+
 
 +
=== Ralink ===
 +
 
 +
==== rt2x00 ====
 +
 
 +
Unified driver for Ralink chipsets (it replaces {{ic|rt2500}}, {{ic|rt61}}, {{ic|rt73}}, etc). This driver has been in the Linux kernel since 2.6.24, you only need to load the right module for the chip: {{ic|rt2400pci}}, {{ic|rt2500pci}}, {{ic|rt2500usb}}, {{ic|rt61pci}} or {{ic|rt73usb}} which will autoload the respective {{ic|rt2x00}} modules too.
 +
 
 +
A list of devices supported by the modules is available at the project's [http://rt2x00.serialmonkey.com/wiki/index.php/Hardware homepage].
 +
 
 +
; Additional notes
 +
* Since kernel 3.0, rt2x00 includes also these drivers: {{ic|rt2800pci}}, {{ic|rt2800usb}}.
 +
* Since kernel 3.0, the staging drivers {{ic|rt2860sta}} and {{ic|rt2870sta}} are replaced by the mainline drivers {{ic|rt2800pci}} and {{ic|rt2800usb}}<sup>[https://git.kernel.org/?p=linux/kernel/git/torvalds/linux-2.6.git;a=commitdiff;h=fefecc6989b4b24276797270c0e229c07be02ad3]</sup>.
 +
* Some devices have a wide range of options that can be configured with {{ic|iwpriv}}. These are documented in the [http://web.ralinktech.com/ralink/Home/Support/Linux.html source tarballs] available from Ralink.
 +
 
 +
==== rt3090 ====
 +
 
 +
For devices which are using the rt3090 chipset it should be possible to use {{ic|rt2800pci}} driver, however, is not working with this chipset very well (e.g. sometimes it's not possible to use higher rate than 2Mb/s).
 +
 
 +
The best way is to use the {{AUR|rt3090}} driver from [[AUR]]. Make sure to [[Kernel modules#Blacklisting|blacklist]] the {{ic|rt2800pci}} module and setup the {{ic|rt3090sta}} module to [[Kernel modules#Loading|load]] at boot.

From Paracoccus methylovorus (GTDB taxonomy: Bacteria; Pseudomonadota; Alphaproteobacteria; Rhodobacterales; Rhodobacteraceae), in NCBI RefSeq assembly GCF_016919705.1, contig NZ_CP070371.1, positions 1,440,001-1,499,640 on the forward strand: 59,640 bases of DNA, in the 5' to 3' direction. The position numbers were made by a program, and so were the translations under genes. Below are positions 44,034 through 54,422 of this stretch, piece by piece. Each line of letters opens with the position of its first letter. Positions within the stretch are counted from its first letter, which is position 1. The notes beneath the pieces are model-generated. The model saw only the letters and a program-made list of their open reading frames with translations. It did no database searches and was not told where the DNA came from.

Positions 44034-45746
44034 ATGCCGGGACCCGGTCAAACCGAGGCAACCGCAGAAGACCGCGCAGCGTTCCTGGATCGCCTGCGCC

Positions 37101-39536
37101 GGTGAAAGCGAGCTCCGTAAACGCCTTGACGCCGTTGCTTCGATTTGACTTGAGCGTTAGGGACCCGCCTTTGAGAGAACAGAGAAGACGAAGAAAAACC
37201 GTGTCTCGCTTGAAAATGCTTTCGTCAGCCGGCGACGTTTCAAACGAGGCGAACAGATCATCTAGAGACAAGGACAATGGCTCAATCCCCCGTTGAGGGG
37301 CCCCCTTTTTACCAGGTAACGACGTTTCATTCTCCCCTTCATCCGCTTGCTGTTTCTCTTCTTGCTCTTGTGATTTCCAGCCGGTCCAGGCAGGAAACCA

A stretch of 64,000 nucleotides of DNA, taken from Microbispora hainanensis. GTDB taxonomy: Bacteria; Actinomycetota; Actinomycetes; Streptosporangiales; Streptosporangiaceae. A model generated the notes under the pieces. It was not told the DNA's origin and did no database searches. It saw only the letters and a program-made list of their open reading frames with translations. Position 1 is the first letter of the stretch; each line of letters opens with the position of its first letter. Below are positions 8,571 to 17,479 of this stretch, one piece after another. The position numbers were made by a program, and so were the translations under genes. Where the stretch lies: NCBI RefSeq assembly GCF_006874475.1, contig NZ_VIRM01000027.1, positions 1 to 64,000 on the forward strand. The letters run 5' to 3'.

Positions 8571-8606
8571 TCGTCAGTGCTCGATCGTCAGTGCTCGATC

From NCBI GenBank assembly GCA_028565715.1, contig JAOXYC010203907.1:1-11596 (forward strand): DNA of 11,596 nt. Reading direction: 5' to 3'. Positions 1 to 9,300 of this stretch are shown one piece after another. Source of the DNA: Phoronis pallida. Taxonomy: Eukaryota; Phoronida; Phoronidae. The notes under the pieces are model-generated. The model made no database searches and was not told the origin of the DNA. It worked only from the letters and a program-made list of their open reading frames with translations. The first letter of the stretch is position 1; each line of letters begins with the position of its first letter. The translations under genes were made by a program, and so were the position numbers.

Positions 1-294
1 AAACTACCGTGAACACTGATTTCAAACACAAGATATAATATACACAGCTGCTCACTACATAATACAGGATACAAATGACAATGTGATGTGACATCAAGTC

+
 
 +
{{Note|This driver also works with rt3062 chipsets.}}
 +
 
 +
==== rt3290 ====
 +
 
 +
The rt3290 chipset is recognised by the kernel {{ic|rt2800pci}} module. However, some users experience problems and reverting to a patched Ralink driver seems to be beneficial in these [https://bbs.archlinux.org/viewtopic.php?id=161952 cases].
 +
 
 +
==== rt3573 ====
 +
 
 +
New chipset as of 2012. It may require proprietary drivers from Ralink. Different manufacturers use it, see the [https://bbs.archlinux.org/viewtopic.php?pid=1164228#p1164228 Belkin N750 DB wireless usb adapter] forums thread.
 +
 
 +
==== rt5572 ====
 +
 
 +
New chipset as of 2012 with support for 5 Ghz bands. It may require proprietary drivers from Ralink and some effort to compile them. At the time of writing a how-to on compilation is available for a DLINK DWA-160 rev. B2 [http://bernaerts.dyndns.org/linux/229-ubuntu-precise-dlink-dwa160-revb2 here].
 +
 
 +
=== Realtek ===
 +
 
 +
==== rtl8192cu ====
 +
 
 +
The driver is now in the kernel, but many users have reported being unable to make a connection although scanning for networks does work.
 +
 
 +
The {{AUR|dkms-8192cu}} package in the AUR may be a better choice for some users.
 +
 
 +
==== rtl8192e ====
 +
 
 +
The driver is part of the current kernel package. The module initialization may fail at boot giving this error message:
 +
 
 +
rtl819xE:ERR in CPUcheck_firmware_ready()
 +
rtl819xE:ERR in init_firmware() step 2
 +
rtl819xE:ERR!!! _rtl8192_up(): initialization is failed!
 +
r8169 0000:03:00.0: eth0: link down
 +
 
 +
A workaround is to simply unload the module:
 +
# modprobe -r r8192e_pci
 +
and reload the module (after a pause):
 +
# modprobe r8192e_pci
 +
 
 +
==== rtl8188eu ====
 +
 
 +
Some dongles, like the TP-Link TL-WN725N v2 (not sure, but it seems that uses the rtl8179 chipset), use chipsets compatible with this driver. In order to use it you have to install the {{AUR|dkms-8188eu}} package in the AUR.